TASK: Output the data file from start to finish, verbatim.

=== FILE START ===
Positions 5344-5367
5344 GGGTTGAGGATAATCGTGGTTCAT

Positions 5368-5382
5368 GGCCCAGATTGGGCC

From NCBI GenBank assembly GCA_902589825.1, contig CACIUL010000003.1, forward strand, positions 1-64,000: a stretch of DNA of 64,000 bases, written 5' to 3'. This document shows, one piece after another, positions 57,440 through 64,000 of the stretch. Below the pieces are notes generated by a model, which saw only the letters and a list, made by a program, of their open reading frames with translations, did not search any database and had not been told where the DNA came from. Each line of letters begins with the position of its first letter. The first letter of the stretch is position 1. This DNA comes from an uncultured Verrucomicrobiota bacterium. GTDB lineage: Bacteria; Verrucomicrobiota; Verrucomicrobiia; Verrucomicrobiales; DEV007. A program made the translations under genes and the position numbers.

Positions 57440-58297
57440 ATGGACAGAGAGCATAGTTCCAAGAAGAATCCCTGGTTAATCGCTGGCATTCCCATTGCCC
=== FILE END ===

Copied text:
Positions 5344-5367
5344 GGGTTGAGGATAATCGTGGTTCAT

Positions 5368-5382
5368 GGCCCAGATTGGGCC

From NCBI GenBank assembly GCA_902589825.1, contig CACIUL010000003.1, forward strand, positions 1-64,000: a stretch of DNA of 64,000 bases, written 5' to 3'. This document shows, one piece after another, positions 57,440 through 64,000 of the stretch. Below the pieces are notes generated by a model, which saw only the letters and a list, made by a program, of their open reading frames with translations, did not search any database and had not been told where the DNA came from. Each line of letters begins with the position of its first letter. The first letter of the stretch is position 1. This DNA comes from an uncultured Verrucomicrobiota bacterium. GTDB lineage: Bacteria; Verrucomicrobiota; Verrucomicrobiia; Verrucomicrobiales; DEV007. A program made the translations under genes and the position numbers.

Positions 57440-58297
57440 ATGGACAGAGAGCATAGTTCCAAGAAGAATCCCTGGTTAATCGCTGGCATTCCCATTGCCC